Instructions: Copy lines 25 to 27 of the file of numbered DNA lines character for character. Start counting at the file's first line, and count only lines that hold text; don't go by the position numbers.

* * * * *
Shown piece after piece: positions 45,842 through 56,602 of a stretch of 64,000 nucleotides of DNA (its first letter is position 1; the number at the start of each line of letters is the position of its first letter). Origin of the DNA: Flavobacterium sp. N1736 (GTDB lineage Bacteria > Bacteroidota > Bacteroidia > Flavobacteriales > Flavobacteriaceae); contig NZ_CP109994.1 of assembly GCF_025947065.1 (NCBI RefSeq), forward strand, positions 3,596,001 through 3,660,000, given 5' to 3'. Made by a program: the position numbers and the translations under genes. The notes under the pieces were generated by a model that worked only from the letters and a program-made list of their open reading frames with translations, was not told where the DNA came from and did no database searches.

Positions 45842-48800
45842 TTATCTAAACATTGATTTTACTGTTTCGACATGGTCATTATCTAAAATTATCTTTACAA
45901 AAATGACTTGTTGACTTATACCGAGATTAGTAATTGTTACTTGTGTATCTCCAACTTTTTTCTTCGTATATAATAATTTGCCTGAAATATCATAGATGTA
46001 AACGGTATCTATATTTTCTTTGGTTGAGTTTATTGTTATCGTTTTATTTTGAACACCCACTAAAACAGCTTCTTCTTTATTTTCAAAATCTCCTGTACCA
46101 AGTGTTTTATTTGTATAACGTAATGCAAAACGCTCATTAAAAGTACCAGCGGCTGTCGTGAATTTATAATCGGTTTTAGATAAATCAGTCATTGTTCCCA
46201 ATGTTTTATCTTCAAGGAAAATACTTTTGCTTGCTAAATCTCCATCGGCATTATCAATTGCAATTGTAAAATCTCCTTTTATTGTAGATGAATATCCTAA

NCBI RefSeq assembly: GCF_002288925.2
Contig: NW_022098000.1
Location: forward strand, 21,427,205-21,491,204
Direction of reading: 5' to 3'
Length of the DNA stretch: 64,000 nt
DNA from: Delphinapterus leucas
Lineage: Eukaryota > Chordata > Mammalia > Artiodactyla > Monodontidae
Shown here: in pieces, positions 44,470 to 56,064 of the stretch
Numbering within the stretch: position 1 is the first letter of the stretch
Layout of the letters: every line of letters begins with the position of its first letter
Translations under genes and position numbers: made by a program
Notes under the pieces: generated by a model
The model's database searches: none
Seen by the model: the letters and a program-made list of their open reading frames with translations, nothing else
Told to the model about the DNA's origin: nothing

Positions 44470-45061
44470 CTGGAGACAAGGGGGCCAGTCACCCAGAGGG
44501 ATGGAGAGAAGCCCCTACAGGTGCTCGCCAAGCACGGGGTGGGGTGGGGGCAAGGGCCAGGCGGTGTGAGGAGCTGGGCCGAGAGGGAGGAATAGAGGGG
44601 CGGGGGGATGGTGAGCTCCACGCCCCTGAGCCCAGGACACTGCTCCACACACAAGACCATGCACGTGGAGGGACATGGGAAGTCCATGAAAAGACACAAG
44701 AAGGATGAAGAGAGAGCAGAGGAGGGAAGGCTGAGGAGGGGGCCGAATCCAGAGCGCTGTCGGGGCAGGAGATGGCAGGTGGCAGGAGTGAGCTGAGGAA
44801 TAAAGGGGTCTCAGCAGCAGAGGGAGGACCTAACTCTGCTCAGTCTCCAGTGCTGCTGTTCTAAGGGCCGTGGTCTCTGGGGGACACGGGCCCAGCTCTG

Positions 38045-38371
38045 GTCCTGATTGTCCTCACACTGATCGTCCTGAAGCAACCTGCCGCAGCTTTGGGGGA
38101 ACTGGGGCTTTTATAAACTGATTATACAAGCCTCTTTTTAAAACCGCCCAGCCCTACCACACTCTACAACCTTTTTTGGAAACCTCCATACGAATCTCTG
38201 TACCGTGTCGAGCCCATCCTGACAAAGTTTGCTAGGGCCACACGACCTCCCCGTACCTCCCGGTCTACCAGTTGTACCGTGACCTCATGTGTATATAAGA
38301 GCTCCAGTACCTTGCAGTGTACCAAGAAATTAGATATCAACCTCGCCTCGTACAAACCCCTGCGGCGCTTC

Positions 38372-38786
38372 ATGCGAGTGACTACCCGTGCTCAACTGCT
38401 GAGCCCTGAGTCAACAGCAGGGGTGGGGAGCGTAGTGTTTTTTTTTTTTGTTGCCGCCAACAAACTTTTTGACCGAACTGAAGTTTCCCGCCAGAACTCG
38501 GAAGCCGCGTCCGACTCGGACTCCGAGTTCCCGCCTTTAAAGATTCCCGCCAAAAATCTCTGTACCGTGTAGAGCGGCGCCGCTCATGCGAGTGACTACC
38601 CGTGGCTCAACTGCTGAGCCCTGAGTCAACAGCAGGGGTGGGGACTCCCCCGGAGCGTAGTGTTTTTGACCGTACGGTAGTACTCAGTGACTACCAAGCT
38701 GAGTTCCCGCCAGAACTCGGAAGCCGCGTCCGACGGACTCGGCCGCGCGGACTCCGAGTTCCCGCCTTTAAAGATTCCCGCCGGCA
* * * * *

44501 ATGGAGAGAAGCCCCTACAGGTGCTCGCCAAGCACGGGGTGGGGTGGGGGCAAGGGCCAGGCGGTGTGAGGAGCTGGGCCGAGAGGGAGGAATAGAGGGG
44601 CGGGGGGATGGTGAGCTCCACGCCCCTGAGCCCAGGACACTGCTCCACACACAAGACCATGCACGTGGAGGGACATGGGAAGTCCATGAAAAGACACAAG
44701 AAGGATGAAGAGAGAGCAGAGGAGGGAAGGCTGAGGAGGGGGCCGAATCCAGAGCGCTGTCGGGGCAGGAGATGGCAGGTGGCAGGAGTGAGCTGAGGAA